Practice on the people who don't matter. (I hear you out there howling already, but bear with me.) There are people who really, really matter in our lives. Our parents. Our children. Our in-laws. And if we're codependent, we are probably going to be in it up to our necks with these people. The patterns have been in place for years, and change is difficult with them.
For some of us, being able to identify the fact that we don't like something, and to tell the person we don't like it, and to ask for what we want, and to allow the other person to have their emotions about it--that is ENORMOUS. We have had absolutely no experience in this, and we need to practice, practice, practice. And it can help to practice in the small, everyday exchanges that aren't quite so emotionally charged as family interactions.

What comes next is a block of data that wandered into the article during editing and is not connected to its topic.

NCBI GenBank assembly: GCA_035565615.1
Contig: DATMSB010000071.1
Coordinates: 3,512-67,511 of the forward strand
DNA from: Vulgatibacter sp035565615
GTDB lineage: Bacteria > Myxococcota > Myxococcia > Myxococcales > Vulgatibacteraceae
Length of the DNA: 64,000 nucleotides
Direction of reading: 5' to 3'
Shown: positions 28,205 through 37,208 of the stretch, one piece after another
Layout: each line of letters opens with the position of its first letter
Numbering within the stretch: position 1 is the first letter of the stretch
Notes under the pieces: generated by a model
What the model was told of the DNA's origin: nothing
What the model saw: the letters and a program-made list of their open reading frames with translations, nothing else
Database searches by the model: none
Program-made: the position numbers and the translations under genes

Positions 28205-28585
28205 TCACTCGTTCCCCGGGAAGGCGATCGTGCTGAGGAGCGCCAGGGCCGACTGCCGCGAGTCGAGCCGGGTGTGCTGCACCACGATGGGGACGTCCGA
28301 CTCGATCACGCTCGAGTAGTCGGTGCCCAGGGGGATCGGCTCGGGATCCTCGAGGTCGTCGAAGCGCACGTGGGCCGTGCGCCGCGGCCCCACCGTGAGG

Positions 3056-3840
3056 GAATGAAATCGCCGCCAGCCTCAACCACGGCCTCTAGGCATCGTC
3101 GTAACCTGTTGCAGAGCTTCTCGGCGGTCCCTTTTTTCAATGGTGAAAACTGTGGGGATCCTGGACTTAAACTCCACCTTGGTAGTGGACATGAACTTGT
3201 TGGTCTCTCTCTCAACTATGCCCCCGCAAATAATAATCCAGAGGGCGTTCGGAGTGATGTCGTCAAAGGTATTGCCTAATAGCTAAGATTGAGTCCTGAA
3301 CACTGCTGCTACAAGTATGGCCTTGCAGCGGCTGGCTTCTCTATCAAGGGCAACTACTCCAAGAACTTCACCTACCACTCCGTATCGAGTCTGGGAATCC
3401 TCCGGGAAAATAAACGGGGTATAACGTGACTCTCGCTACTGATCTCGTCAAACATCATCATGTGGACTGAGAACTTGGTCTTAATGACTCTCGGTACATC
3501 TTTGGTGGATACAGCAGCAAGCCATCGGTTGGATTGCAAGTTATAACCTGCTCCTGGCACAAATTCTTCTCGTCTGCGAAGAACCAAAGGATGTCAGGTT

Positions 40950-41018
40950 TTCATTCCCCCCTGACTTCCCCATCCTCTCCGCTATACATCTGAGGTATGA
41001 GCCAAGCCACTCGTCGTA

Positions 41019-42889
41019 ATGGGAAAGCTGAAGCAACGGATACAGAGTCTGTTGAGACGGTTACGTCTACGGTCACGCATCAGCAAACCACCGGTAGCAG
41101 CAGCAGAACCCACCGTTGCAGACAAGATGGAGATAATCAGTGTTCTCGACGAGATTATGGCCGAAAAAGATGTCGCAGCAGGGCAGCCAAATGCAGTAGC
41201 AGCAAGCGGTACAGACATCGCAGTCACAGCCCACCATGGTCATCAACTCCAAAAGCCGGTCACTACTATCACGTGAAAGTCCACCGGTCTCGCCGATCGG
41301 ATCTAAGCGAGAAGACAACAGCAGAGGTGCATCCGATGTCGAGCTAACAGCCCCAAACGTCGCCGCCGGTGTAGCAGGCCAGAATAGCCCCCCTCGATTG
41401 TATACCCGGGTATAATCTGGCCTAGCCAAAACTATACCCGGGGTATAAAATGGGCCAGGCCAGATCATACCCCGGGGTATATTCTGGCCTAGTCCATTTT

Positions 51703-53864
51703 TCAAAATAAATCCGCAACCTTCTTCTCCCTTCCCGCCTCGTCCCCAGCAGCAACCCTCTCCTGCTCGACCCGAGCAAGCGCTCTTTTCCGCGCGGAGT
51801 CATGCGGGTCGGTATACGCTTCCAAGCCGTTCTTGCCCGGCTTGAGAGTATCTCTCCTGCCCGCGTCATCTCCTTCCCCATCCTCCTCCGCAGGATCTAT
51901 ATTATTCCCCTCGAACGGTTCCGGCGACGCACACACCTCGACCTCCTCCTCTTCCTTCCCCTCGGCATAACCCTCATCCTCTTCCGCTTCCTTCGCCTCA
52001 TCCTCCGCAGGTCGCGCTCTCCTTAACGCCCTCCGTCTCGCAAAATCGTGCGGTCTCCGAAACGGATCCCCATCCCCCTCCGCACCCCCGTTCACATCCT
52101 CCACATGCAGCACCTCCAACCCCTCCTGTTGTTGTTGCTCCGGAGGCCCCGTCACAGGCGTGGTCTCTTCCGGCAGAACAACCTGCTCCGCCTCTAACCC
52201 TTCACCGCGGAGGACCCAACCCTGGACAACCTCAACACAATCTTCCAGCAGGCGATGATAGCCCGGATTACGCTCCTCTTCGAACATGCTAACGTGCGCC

If you live in America, you can start practicing on the fast food industry. Send back the cold fries, my recovering-codependent friends! Never eat a wilted salad again! No espresso shots in the chai tea! In the huge scheme of your life, what that server thinks of you just DOES NOT MATTER. You need never see them again. So take the opportunity to identify what you don't like, and ask for what you do like. This is not about being mean and ugly and selfish, it's about being honest and assertive in baby steps so that we can experience the fact that the universe will not implode when we ask for what we want, and maybe someday take a similar baby step in a relationship that really matters.